Selfies Are Now Optional for ID.me Verification
The company's government customers can now verify users without using automated facial recognition technology.
After the IRS walked back the proposed requirement that taxpayers use ID.me's photo verification service, the company announced it would offer a new option to government customers – one that verifies identity without using automated facial recognition.
ID.me's service verifies users' identities by comparing an image on a uploaded government document, like a driver's license, to a live photo or selfie. The company's facial recognition technology verifies that the person in both photos is the same.
“We have listened to the feedback about facial recognition and are making this important change, adding an option for users to verify directly with a human agent to ensure consumers have even more choice and control over their personal data,” ID.me Founder and CEO Blake Hall said in a press statement. “In recent weeks, we have modified our process so government agencies can empower people to choose to verify their identity with an expert human agent without going through a selfie check."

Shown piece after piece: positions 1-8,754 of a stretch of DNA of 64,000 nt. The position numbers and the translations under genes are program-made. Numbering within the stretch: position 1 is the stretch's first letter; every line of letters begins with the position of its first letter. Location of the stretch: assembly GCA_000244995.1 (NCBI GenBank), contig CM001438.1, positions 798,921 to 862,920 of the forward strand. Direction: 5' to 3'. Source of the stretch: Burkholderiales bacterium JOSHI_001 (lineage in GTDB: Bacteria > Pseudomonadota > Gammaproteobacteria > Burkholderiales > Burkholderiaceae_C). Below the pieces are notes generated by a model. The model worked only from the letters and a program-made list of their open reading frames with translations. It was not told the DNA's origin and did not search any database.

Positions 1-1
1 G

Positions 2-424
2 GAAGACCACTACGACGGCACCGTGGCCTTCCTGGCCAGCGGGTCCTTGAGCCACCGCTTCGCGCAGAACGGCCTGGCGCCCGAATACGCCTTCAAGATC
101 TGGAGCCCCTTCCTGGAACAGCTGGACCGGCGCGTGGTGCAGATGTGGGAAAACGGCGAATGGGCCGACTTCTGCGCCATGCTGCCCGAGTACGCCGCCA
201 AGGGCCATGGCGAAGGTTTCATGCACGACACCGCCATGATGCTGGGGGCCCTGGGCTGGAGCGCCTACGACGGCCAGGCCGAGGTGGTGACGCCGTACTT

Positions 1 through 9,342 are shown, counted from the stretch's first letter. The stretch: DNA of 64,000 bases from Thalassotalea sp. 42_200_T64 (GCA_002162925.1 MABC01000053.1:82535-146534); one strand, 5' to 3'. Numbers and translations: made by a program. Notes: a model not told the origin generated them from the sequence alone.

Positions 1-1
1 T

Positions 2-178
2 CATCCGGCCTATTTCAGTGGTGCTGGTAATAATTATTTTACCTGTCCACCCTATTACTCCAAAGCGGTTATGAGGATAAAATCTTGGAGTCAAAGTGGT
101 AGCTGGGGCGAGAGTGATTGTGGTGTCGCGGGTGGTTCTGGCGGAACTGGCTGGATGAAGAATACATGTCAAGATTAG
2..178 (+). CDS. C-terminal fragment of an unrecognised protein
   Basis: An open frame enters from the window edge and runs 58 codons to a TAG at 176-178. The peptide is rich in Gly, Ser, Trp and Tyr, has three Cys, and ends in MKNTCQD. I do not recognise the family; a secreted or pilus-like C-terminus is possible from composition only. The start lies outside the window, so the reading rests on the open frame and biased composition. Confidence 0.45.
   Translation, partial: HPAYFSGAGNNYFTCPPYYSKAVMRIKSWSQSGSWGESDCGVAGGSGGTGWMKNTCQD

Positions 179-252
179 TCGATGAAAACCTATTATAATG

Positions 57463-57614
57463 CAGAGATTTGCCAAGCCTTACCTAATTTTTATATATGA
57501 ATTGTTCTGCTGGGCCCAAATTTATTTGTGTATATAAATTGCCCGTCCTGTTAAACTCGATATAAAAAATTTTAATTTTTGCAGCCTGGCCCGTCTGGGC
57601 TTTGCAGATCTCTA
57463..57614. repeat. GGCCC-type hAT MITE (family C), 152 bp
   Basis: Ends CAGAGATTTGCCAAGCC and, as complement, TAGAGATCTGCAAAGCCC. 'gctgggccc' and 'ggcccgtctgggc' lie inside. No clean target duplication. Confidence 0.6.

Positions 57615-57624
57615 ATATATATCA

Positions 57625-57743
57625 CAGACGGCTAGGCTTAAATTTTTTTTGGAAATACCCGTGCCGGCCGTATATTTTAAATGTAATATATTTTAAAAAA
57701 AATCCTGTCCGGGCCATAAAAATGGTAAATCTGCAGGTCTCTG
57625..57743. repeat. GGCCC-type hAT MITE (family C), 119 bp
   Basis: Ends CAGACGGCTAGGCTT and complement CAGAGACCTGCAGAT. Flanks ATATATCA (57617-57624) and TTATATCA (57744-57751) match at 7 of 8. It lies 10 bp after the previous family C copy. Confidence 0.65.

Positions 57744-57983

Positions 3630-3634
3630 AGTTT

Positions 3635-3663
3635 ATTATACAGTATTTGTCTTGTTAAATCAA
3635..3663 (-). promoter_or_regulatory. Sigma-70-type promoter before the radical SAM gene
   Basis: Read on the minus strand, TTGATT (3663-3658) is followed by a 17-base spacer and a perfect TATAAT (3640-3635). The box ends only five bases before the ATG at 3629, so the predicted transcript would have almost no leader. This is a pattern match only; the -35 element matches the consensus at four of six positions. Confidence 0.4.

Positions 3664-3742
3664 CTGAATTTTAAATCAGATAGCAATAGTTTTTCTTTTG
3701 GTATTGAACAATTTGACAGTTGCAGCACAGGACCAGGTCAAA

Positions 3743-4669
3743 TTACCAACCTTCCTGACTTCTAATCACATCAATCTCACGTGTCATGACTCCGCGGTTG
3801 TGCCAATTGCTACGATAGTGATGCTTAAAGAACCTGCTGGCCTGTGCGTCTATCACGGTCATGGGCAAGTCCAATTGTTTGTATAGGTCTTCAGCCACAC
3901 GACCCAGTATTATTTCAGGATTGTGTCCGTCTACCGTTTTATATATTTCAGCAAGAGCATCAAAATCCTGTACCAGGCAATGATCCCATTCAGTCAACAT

Last year, ID.me and Sterling Check Corp. began offering an identity verification service for users without smartphones that allows those users to present themselves at a Sterling location for verification by a trained staff member.
Additionally, all ID.me users will be able to delete their selfie or photo at account.ID.me starting March 1, Hall said.
ID.me is used in several states. The California Employment Development Department uses the service to expedite the process of verifying claimants’ identities, reduce the build-up of claims requiring manual review and crack down on fraud, according to the department’s press office. The service is also used in Pennsylvania, Idaho and Indiana to verify identity for unemployment benefits. South Carolina uses the service across several agencies.